Marine Corps says goodbye to the Super Cobra

Philip Athey

With its final flight over the New Orleans skyline, the Corps said goodbye to the historic AH-1W Super Cobra after 34 years of service as the Corps’ go-to attack helicopter.

The first Super Cobras were deliver to the Corps on March 27, 1986, and during the next 13 years the Corps built up a fleet of 179 of the Bell manufactured attack helicopters, a press release from Bell said.

Super Cobras racked up 933,614 flight hours since it first hit the fleet, deploying with Marines all around the globe.

“The Marine Corps has operated the Whiskey since the early 90s. Operating them in Operation Iraqi Freedom, Operation Enduring Freedom, they did the Gulf War, they did eyes over Mogadishu, (Somalia), they operated in MEUs across the world,” Lt. Col Charles Daniel, the executive officer for Marine Light Attack Helicopter Squadron 773, said in a video from the Marine Corps.

The final Super Cobra to fly in the Marine Corps belonged to the reserve HMLA-773, based out of New Orleans, according to Marine Corps releases on the Defense Visual Information Distribution Service.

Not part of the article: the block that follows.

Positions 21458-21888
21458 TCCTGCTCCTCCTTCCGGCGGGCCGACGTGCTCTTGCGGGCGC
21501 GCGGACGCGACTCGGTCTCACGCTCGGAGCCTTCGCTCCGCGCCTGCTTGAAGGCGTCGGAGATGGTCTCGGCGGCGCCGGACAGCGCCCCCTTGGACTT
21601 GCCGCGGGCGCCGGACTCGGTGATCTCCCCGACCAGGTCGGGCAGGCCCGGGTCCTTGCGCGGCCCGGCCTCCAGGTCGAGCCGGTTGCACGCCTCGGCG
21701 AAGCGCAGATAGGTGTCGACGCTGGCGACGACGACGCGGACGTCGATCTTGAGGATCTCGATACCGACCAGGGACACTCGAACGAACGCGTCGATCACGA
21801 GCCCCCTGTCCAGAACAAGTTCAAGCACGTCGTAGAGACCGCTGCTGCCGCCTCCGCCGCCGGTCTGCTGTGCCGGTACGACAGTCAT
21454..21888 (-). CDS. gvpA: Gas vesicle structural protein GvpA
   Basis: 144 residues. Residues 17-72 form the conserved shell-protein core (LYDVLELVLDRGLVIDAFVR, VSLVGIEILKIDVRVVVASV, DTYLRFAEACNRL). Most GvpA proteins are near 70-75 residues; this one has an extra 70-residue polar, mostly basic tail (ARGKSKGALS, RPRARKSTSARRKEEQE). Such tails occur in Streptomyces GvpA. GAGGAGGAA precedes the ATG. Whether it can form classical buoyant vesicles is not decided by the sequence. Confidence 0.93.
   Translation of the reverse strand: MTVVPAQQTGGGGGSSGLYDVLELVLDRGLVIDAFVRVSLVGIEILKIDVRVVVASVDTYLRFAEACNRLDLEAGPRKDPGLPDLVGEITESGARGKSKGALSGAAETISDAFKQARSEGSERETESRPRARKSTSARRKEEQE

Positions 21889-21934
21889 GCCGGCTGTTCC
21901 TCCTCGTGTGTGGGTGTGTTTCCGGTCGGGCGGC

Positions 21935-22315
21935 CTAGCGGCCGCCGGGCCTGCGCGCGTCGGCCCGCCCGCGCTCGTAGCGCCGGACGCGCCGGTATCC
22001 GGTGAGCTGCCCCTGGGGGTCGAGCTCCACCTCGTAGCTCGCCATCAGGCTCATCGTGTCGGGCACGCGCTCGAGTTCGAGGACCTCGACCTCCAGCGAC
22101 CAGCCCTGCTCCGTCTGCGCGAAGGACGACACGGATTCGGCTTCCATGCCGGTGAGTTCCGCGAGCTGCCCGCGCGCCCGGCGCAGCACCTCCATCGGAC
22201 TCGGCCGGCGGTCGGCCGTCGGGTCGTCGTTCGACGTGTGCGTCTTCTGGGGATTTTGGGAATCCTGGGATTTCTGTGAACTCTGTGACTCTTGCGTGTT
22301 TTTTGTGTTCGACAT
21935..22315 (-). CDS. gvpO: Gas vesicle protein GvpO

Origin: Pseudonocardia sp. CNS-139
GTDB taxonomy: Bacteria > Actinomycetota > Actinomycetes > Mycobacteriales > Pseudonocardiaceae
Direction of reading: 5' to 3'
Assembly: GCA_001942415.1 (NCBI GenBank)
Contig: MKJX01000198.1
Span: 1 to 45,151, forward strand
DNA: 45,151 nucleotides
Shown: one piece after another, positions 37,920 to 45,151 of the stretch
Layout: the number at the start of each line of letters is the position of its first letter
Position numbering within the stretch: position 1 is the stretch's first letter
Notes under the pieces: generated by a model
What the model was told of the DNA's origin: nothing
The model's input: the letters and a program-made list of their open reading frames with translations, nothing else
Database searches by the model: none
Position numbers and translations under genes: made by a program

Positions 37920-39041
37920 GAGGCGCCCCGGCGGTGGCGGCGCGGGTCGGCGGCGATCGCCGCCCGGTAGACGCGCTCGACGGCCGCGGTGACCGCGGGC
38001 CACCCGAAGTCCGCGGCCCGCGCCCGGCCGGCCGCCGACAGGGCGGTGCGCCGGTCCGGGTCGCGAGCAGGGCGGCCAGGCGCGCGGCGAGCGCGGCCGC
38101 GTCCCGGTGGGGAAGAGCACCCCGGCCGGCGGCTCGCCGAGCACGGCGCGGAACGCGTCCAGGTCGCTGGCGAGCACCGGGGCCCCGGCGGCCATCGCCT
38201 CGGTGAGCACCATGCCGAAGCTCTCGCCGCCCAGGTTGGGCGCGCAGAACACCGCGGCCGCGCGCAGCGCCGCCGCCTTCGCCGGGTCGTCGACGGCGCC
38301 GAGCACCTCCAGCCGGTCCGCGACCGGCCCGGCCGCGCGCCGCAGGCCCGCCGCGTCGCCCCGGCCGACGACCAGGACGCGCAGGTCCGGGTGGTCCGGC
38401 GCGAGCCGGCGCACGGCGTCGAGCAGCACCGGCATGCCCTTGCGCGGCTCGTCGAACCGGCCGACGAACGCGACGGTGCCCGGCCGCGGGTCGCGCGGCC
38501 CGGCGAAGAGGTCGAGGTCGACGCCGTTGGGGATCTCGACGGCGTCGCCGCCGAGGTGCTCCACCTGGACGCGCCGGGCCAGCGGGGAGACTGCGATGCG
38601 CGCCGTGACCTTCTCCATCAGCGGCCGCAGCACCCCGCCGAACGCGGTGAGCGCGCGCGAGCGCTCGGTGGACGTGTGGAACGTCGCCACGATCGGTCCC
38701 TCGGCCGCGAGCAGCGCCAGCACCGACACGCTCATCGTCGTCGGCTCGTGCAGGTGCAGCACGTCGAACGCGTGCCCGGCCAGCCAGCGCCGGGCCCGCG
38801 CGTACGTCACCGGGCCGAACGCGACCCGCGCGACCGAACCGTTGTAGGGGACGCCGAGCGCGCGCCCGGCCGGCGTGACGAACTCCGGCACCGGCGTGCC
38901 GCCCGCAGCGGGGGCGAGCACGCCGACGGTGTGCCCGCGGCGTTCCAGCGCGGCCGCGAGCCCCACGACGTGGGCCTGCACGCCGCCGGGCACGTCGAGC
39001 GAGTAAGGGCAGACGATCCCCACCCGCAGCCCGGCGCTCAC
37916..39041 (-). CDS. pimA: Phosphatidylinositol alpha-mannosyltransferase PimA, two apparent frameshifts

The aircraft hit the unit from the Bell factory in 1994 and deployed to Afghanistan with the unit from 2003 to 2005, Maj. Patrick Richardson, the active duty component executive officer for HMLA-773, said in the video.

Richardson has the honor of being the last Marine to pilot the Super Cobra, with Daniel acting as his co-pilot, Capt. Joseph Butterfield, a Marine Corps spokesman told Marine Corps Times on Monday.

“This final flight is very important for us to honor the aircraft, the thousands of guys who have flown it, maintained it before us,” Richardson said.

“It’s an honor to be the last guy to fly one, I never thought I’d be in this position,” he added.

Michael Deslatte, H-1 Bell program manager, said in the Bell press release, “We are tremendously proud of the capabilities the AH-1W has brought to the United States Marines for the past 34 years.”

“The Super Cobra’s tremendous legacy is a testament to the excellence and dedication the men and women at Bell put into these platforms for generations and we look forward to continuing that legacy for years to come.”

The AH-1W has been replaced by the Bell manufactured AH-1Z Viper, which reached initial operational capability status in 2011 and has been slowly replacing the old Super Cobras since.

“The retirement of the Whiskey is a bittersweet moment in time for me,” said Daniel, who flew the aircraft in Afghanistan.

“I had a lot of great memories in this aircraft, it got me back safe every time and done everything I ever asked it to do,” Daniel added.

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